How to: Revert a Database to a Database Snapshot (Transact-SQL)
Database snapshots are not redundant storage, and as a result do not provide any protection against disk errors or other types of corruption. However, if a user error occurs in an online database, you can revert the database to a database snapshot that predates the error.
Taking regular backups and testing your restore plan are essential to protect a database. If you must restore the source database to the point in time at which you created a database snapshot, implement a backup policy that enables you to do that.
Reverting overwrites the original source database with the reverted database. Reverting to a snapshot drops all the full-text catalogs.
Before reverting, you should familiarize yourself with the information in Reverting to a Database Snapshot.
To revert a database to a database snapshot
Identify the database snapshot to which you want to revert the database. You can view the snapshots on a database in SQL Server Management Studio (see How to: View a Database Snapshot (SQL Server Management Studio)). Also, you can identify the source database of a view from the source_database_id column of the sys.databases (Transact-SQL) catalog view.
Drop any other database snapshots.
For information on dropping snapshots, see How to: Drop a Database Snapshot (Transact-SQL). If the database uses the full recovery model, before reverting, you should back up the log. For more information, see How to: Back Up a Transaction Log (SQL Server Management Studio) or How to: Back Up the Transaction Log When the Database Is Damaged (Transact-SQL).
Perform the revert operation.
A revert operation requires RESTORE DATABASE permissions on the source database. To revert the database, use the following Transact-SQL statement:
RESTORE DATABASE <database_name> FROM DATABASE_SNAPSHOT =<database_snapshot_name>
Where <database_name> is the source database and <database_snapshot_name> is the name of the snapshot to which you want to revert the database. Notice that in this statement, you must specify a snapshot name rather than a backup device.
For more information, see RESTORE (Transact-SQL).
During the revert operation, both the snapshot and the source database are unavailable. The source database and snapshot are both marked as "In restore." If an error occurs during the revert operation, it will try to finish reverting when the database starts up again.
If the database owner changed since creation of the database snapshot, you may want to update the database owner of the reverted database.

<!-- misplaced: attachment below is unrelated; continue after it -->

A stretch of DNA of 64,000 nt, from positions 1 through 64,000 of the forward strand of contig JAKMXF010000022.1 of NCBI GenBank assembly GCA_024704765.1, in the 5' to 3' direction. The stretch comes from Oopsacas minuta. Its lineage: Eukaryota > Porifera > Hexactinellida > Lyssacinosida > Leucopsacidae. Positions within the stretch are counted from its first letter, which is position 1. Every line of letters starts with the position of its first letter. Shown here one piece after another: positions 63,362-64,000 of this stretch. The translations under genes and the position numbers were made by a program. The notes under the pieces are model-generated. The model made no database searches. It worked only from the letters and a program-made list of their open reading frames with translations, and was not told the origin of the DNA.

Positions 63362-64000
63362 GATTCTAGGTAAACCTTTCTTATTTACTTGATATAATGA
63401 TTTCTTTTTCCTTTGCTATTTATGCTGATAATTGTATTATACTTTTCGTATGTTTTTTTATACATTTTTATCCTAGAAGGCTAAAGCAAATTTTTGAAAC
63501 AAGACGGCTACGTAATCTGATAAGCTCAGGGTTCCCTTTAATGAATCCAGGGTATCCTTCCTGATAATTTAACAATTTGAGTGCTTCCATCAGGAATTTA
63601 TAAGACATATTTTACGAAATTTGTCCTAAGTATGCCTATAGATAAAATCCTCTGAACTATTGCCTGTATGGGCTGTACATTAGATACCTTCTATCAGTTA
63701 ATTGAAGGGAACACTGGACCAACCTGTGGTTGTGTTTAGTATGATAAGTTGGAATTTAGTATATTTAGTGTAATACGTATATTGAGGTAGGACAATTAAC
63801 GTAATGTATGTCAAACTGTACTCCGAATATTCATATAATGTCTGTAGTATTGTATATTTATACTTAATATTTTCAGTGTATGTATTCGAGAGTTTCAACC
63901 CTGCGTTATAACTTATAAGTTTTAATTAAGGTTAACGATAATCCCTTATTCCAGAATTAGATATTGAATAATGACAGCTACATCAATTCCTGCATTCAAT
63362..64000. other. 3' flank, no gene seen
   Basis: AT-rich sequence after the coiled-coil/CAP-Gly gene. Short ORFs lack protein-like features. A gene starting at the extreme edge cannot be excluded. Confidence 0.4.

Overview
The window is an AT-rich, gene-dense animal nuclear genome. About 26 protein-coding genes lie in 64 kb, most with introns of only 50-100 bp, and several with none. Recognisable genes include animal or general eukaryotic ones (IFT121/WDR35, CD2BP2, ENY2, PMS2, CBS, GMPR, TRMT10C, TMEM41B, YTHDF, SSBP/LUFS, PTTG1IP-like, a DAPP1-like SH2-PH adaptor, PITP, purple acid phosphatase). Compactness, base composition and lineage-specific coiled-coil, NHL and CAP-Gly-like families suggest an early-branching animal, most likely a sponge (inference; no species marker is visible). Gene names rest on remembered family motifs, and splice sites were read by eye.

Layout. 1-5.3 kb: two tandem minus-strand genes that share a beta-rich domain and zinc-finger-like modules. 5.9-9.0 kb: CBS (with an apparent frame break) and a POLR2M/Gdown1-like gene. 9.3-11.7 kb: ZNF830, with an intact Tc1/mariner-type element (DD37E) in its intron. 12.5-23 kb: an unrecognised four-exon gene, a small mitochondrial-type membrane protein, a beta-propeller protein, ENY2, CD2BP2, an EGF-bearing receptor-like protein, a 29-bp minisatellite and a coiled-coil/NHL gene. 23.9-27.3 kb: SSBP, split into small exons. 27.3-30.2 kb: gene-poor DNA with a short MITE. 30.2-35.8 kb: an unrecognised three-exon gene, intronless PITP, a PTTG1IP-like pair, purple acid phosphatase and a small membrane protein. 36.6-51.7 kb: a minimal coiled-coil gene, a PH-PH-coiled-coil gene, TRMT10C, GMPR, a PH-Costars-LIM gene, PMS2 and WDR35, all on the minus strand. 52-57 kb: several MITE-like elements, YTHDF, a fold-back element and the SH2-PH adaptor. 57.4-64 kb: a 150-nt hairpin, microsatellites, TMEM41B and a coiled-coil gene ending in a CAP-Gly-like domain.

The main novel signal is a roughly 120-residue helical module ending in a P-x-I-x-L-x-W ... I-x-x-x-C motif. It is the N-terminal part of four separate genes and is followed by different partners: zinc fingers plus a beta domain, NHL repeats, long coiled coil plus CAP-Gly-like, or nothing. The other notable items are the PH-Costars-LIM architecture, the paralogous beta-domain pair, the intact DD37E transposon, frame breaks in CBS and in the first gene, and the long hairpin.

The reverted database retains the permissions and configuration (such as database owner and recovery model) of the database snapshot.
Start the database.
Optionally, back up the reverted database, especially if it uses the full (or bulk-logged) recovery model. For information on backing up the database, see How to: Back Up a Database (SQL Server Management Studio) or How to: Create a Full Database Backup (Transact-SQL).
This section contains examples of reverting a database to a database snapshot.
A. Reverting a snapshot on the AdventureWorks database
This example assumes that only one snapshot currently exists on the AdventureWorks database. For the example that creates the snapshot to which the database is reverted here, see How to: Create a Database Snapshot (Transact-SQL).
USE master; -- Reverting AdventureWorks to AdventureWorks_dbss1800 RESTORE DATABASE AdventureWorks from DATABASE_SNAPSHOT = 'AdventureWorks_dbss1800'; GO
B. Reverting a snapshot on the Sales database
This example assumes that two snapshots currently exist on the Sales database: sales_snapshot0600 and sales_snapshot1200. The example deletes the older of the snapshots and reverts the database to the more recent snapshot.
For the code for creating the sample database and snapshots on which this example depends, see:
For the Sales database and the sales_snapshot0600 snapshot, see "Creating a database with filegroups" and "Creating a database snapshot" in CREATE DATABASE (Transact-SQL).
For the sales_snapshot1200 snapshot, see "Creating a snapshot on the Sales database" in How to: Create a Database Snapshot (Transact-SQL).
--Test to see if sales_snapshot0600 exists and if it -- does, delete it. IF EXISTS (SELECT dbid FROM sys.databases WHERE NAME='sales_snapshot0600') DROP DATABASE SalesSnapshot0600; GO -- Reverting Sales to sales_snapshot1200 USE master; RESTORE DATABASE Sales FROM DATABASE_SNAPSHOT = 'sales_snapshot1200'; GO